The following are questions asked by me to my global and local peers. I would also like to encourage you to think and answer these questions. How do you exercise 'Civic Participation' in your daily life? Sanchi from India: "We can surely relate and exercise Civic Participation on a daily basis, as even a small act we do for the community can create a ripple effect and make a bigger change. Some daily acts like teaching the uneducated or needy children, or even distributing some food or essentials to the needy etc." Nicky Dyah from Indonesia: "It doesn't always have to be something big, a simple act like helping for Independence day or another event is great too. ;)" Priyanka from India: Civic participation encompasses a wide range of formal and informal activities. I exercise 'civic participation' in my daily life by voting, volunteering, participating in group activities, and community gardening. By volunteering being in different groups benefits not only my physical but mental health. It also helps the community and society as a whole which provides them with emotional support and also a sense of pride among its members. Dheeraj from India: I try to hold myself and people around me to the standards that we often have consensus on. For example, if I feel that spitting on the road is disgusting and this is something that concerns the larger public, it is a hard no. 2. Are young people better at implementing and exercising Civic Participation than adults? Anaissa from the United Arab Emirates: "I think younger people would participate better because of the ever-changing knowledge and ideation that happens through evolution, there is a higher tendency of younger people to be better than the generation before them because they learn from previous mistakes, or they have better ideas/ creations/ solutions to problems that weren't solved!" Nicky Dyah from Indonesia: "Yes of course, why not? Nowadays young people can be everything he/she want. Age doesn't guarantee skill either. Who knows if the younger one is better than the older one? We never know. ;) " Swastik from India says: It depends on the situations. Adults have more experience in almost every aspect of life, but sometimes youngsters have a different approach to things and bring a lot of new stuff to the table. So it's really very dependent on the situation Priyanka from India: Civic participation varies by generation and education. Today’s young adults may be less likely to participate in civic activities, because they may not have access to information on how to get involved or they may not know how they can make a difference. According to me adults are more better at implementing and exercising civic participation . Individuals with higher education levels may have more opportunities for civic engagement, as college students have opportunities to get involved in community affairs through fraternities, sororities, or other student organizations. Therefore there are a lot of measures taken to help young adults to participate in civic amenities so there participation can be increased in later life . Dheeraj from India: Not really, I don't think it is completely because of the difference in age. I think it is more about perception, and yes there is a stronger correlation between the average youth and the acceptance of social behavioural standards. 3. What would you do if there was no such thing as Civic Participation? Tanya from India: "I would encourage everyone. To belong to civic groups and expand participants social networks, which would make everyone more aware of opportunities to be physically active in their community. Engaging in meaningful activities can also help individuals develop a sense of purpose, which may promote civic participation." Dheeraj from India: The world would be an even worse place than it already is. I would try to advocate for it, and hope that others join the cause too. 4. How would or has Civic Participation challenged you? Nicky Dyah from Indonesia: It challenged me on a social aspect, because I am not an extrovert and it is completely out of my comfort zone. But now I am learning slowly and steadily, Swastik from India: It hasn't really challenged me but rather helped me improve my people skills, and how I need to prove or put my point forward in a group of not very like-minded individuals Dheeraj from India: It has challenged me in a lot of ways. I make the distinction between a safe space and a brave space. A safe space is a place of comfort and safety, whereas a brave space is a place of safety often with uncomfortable feelings and a window for learning. I think civic participation happens the most in a brave space, and I feel that I have become more aware of the larger issues that concern public well-being. This in turn has educated me and often made me take a stance if not always. Those are all the questions I had and I would like to thank all the people mentioned above to have taken the time to patiently answer all my queries. What I learnt from asking all these questions and reading these wonderful answers is that everyone has a different opinion and it is okay to disagree. In fact there were multiple times I respectfully disagreed with so many of them, and to their credit, they all accepted my opinion. I even related to some of them when they said how challenging it can be to step out of your comfort zone. Now let me answer a question you may have had- How did I get in touch with all these people? Generation Global. Yes, if you went through my first post you know all about Generation Global. I think this forum post truly expresses the diversity Generation Global has. No, I am not just talking about the different nationalities, but the various perspectives. And believe it or not it doesn't end here. Next check my posts for an even more detailed reflection on the video conference on Civic Participation.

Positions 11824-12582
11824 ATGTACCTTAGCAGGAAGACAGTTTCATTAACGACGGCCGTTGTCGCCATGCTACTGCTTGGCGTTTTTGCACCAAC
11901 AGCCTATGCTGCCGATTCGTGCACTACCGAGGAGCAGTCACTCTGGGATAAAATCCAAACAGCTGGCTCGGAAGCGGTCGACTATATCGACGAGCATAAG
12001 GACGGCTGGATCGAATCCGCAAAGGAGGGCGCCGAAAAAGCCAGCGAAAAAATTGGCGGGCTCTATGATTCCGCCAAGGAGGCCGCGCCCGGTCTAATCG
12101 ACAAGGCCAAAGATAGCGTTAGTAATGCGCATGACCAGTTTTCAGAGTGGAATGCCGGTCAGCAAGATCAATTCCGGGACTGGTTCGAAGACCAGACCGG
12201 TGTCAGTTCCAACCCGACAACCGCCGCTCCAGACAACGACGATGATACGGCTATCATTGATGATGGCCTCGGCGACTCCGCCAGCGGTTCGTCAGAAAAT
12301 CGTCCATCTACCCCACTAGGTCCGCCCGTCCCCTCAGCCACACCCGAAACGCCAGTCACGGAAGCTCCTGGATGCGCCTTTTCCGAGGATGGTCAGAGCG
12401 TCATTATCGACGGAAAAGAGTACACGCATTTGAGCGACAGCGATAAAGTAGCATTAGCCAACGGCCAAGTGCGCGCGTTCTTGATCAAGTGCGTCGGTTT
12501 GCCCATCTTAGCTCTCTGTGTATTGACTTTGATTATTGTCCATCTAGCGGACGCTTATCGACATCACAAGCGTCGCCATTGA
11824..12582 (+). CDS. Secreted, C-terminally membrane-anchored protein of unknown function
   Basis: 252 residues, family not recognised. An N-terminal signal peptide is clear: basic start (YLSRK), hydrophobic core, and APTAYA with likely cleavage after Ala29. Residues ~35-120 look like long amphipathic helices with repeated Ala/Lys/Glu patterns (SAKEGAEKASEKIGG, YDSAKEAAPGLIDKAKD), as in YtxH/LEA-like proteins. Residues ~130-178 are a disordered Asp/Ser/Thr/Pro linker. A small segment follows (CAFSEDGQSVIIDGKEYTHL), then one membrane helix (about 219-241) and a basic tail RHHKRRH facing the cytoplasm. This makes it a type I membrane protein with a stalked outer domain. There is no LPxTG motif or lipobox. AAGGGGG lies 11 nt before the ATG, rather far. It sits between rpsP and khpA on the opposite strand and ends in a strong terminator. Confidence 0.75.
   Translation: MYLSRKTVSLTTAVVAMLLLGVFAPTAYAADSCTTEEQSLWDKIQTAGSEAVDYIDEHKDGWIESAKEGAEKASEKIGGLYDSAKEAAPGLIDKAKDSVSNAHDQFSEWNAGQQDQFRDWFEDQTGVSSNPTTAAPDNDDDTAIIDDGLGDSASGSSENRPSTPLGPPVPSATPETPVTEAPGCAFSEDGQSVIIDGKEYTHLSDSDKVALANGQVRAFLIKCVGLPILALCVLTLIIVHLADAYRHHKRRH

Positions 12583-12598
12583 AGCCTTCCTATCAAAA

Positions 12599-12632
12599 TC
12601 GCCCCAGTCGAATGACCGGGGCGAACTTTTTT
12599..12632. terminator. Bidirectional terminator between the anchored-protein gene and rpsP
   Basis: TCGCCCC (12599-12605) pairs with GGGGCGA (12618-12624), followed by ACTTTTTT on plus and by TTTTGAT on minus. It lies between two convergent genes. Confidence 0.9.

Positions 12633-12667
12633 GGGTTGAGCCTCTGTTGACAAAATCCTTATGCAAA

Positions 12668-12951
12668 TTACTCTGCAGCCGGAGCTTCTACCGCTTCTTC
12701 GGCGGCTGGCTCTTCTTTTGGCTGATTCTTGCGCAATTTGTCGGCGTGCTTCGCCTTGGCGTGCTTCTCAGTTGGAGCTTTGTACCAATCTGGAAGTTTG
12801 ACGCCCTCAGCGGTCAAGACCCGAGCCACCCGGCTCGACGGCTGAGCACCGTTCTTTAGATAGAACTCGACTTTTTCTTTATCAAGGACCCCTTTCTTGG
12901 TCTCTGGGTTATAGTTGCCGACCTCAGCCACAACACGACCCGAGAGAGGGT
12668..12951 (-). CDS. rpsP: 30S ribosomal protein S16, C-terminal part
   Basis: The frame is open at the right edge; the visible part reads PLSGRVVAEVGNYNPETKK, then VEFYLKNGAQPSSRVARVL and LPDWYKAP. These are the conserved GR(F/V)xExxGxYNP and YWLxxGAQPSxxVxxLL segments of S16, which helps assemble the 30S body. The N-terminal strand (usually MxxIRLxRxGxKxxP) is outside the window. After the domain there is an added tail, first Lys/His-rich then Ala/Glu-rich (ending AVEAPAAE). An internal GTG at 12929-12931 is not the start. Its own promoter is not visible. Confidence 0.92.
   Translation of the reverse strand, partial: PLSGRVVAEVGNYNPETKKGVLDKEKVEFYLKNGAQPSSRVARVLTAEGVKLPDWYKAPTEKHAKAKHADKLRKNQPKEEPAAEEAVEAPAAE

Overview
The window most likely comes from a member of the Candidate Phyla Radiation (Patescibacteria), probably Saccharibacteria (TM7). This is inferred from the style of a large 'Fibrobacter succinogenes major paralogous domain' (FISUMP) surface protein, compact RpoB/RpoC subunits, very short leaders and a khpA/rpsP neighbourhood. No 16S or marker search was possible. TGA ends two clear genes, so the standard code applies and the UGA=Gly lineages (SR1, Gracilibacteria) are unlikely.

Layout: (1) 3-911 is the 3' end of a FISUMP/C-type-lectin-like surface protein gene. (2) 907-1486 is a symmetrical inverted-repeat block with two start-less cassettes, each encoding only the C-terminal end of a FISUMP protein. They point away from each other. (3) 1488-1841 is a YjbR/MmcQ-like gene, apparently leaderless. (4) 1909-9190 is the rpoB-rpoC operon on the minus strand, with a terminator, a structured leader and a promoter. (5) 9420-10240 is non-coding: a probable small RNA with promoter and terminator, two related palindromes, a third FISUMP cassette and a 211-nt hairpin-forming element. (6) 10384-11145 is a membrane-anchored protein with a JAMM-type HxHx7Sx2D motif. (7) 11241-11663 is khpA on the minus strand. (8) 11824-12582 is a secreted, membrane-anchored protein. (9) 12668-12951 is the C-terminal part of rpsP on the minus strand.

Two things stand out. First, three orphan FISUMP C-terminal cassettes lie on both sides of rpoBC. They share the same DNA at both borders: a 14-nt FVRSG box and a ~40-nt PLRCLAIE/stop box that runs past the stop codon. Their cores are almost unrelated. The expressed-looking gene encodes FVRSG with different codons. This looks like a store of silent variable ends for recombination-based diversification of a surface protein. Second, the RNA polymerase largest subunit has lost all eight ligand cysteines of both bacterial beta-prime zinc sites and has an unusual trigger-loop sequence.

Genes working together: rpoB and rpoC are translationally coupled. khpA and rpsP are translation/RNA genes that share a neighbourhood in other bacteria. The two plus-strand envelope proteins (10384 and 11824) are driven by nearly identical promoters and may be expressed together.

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aagampotter